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Ethnic Gismu, Learning Lojban

I have been subscribed to lojban list for a couple of months,
and this is my first message. Since I just began studying some
lojban, I'll only make some (perhaps) silly remarks.
First, I browsed the gismu list, and I noticed that ethnic-related
terms are somwtimes puzzling. For instance, no gismu (nor lujvo,
as far as I could see) is avaible to express 'Italian' and related
concepts, while you can find words for 'Greek' or 'Palestinian'. Which
are the inclusion criteria? In other cases, the terms seem to have
been chosen with some carelessness (is it an English word?): e.g.,
kisto means both 'Pakistani' and 'Pashto', while pashto-speakers are
a minority in Pakistan, with no special relationship with the Urdu-
speaking majority (Pashto is mainly spoken in Afghanistan, where
second language is a variety of Persian - Dari -rather than Urdu).
Second, I just began using the Logflash program. I think it is really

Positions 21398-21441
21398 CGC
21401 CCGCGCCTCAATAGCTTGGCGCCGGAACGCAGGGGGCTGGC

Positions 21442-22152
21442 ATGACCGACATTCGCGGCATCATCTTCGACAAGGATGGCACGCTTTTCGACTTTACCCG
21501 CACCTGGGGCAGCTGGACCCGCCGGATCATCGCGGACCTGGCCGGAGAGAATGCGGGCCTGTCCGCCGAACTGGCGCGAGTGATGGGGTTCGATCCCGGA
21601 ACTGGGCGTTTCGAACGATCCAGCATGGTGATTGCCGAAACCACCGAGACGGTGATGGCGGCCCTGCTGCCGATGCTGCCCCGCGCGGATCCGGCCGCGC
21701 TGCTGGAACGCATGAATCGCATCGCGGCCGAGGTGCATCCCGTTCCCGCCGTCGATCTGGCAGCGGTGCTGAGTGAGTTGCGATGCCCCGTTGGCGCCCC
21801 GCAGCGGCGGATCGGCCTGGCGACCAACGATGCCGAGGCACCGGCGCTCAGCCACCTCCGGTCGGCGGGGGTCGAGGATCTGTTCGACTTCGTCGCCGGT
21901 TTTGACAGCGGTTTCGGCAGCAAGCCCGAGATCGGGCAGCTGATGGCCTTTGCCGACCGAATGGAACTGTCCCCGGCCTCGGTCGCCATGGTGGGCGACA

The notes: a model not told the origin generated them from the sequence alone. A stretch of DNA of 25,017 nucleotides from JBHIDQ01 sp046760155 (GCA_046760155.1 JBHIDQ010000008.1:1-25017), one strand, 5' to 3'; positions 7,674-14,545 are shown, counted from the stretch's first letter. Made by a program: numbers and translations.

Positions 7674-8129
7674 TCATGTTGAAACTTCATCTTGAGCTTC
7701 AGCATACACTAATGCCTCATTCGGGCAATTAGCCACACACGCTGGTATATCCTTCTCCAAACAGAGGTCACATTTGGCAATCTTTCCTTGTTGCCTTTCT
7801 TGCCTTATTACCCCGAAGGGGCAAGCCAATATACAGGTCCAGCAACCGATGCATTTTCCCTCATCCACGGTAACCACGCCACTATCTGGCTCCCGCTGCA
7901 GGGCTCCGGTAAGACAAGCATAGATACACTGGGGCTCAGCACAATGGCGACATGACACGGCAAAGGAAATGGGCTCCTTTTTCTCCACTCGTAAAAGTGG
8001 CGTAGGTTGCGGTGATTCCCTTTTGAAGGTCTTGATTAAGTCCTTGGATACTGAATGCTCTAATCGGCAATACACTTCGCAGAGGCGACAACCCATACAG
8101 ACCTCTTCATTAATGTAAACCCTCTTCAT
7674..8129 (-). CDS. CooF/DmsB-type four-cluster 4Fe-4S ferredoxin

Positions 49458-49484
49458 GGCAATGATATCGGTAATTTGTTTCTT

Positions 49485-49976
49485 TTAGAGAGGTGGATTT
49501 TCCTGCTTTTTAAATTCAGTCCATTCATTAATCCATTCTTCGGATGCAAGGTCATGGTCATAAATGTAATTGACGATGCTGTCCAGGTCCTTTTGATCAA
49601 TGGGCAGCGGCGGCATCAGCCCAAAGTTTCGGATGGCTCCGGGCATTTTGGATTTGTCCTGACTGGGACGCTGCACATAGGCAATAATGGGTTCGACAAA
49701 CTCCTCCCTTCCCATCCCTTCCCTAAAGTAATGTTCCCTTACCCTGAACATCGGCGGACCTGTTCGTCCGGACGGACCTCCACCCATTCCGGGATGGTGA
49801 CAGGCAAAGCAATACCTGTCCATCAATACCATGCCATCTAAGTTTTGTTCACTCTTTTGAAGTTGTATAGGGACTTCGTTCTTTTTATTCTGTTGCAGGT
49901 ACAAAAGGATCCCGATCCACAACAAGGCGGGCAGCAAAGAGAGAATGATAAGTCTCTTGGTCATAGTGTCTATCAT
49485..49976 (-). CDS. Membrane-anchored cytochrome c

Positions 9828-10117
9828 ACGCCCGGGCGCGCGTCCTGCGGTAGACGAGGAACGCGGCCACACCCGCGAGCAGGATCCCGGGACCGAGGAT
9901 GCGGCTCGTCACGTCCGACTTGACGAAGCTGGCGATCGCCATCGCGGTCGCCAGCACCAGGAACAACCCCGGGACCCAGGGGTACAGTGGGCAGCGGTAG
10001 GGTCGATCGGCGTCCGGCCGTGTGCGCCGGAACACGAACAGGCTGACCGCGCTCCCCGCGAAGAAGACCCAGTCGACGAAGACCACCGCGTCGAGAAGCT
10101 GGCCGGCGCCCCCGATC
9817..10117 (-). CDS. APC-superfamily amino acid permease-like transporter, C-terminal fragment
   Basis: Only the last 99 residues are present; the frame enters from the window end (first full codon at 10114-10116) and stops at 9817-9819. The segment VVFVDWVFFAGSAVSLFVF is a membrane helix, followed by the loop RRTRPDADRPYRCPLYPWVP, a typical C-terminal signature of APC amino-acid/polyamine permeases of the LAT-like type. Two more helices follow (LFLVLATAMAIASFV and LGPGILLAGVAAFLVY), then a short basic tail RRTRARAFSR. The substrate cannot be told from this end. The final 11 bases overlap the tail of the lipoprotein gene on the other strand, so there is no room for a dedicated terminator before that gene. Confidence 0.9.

useful for an absolute begineer like me. I first accepted the proposed
New Word mode, which is anyway too indulgent with the learner (I was
credited to know more than one hundred gismu, while I just possessed
a dozen words or so). Gaining mode seems really more effective.
It's incredible how more difficult is to remember lojban equivalents
of English words than the other way round. In many cases, only con-
sonants are clearly remembered. I personally tend to forget final
vowels, perhaps as a reflect of my Italian-speaking habits (since
final vowels are not functional in Lojban; I noticed a similar prob-
lem in learning some Swahili). Another strange phenomenon is the
tendence to apply some kind of vocalic harmony in reconstructing words:
e.g., I tend to change voksa into voksu, perhaps because some tendance
to have vowels of the same type is really at work.
I hope not to have been too boring (I dare not think how this
sentence could be translated in lojban).

Giuliano Lancioni